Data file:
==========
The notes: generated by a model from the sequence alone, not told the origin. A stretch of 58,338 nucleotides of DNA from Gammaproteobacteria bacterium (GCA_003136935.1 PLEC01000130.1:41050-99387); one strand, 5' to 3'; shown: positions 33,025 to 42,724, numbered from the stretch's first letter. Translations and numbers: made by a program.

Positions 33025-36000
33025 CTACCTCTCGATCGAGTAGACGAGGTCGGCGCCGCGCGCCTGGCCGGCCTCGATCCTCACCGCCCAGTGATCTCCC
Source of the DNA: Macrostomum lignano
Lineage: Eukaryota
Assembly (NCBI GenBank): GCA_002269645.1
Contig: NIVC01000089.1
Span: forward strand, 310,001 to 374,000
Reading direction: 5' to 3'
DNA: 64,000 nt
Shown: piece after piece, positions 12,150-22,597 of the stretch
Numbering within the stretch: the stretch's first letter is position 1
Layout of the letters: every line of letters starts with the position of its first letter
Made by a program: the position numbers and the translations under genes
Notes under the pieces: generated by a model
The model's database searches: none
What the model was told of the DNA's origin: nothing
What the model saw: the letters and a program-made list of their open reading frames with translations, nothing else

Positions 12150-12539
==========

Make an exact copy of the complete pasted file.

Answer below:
The notes: generated by a model from the sequence alone, not told the origin. A stretch of 58,338 nucleotides of DNA from Gammaproteobacteria bacterium (GCA_003136935.1 PLEC01000130.1:41050-99387); one strand, 5' to 3'; shown: positions 33,025 to 42,724, numbered from the stretch's first letter. Translations and numbers: made by a program.

Positions 33025-36000
33025 CTACCTCTCGATCGAGTAGACGAGGTCGGCGCCGCGCGCCTGGCCGGCCTCGATCCTCACCGCCCAGTGATCTCCC
Source of the DNA: Macrostomum lignano
Lineage: Eukaryota
Assembly (NCBI GenBank): GCA_002269645.1
Contig: NIVC01000089.1
Span: forward strand, 310,001 to 374,000
Reading direction: 5' to 3'
DNA: 64,000 nt
Shown: piece after piece, positions 12,150-22,597 of the stretch
Numbering within the stretch: the stretch's first letter is position 1
Layout of the letters: every line of letters starts with the position of its first letter
Made by a program: the position numbers and the translations under genes
Notes under the pieces: generated by a model
The model's database searches: none
What the model was told of the DNA's origin: nothing
What the model saw: the letters and a program-made list of their open reading frames with translations, nothing else

Positions 12150-12539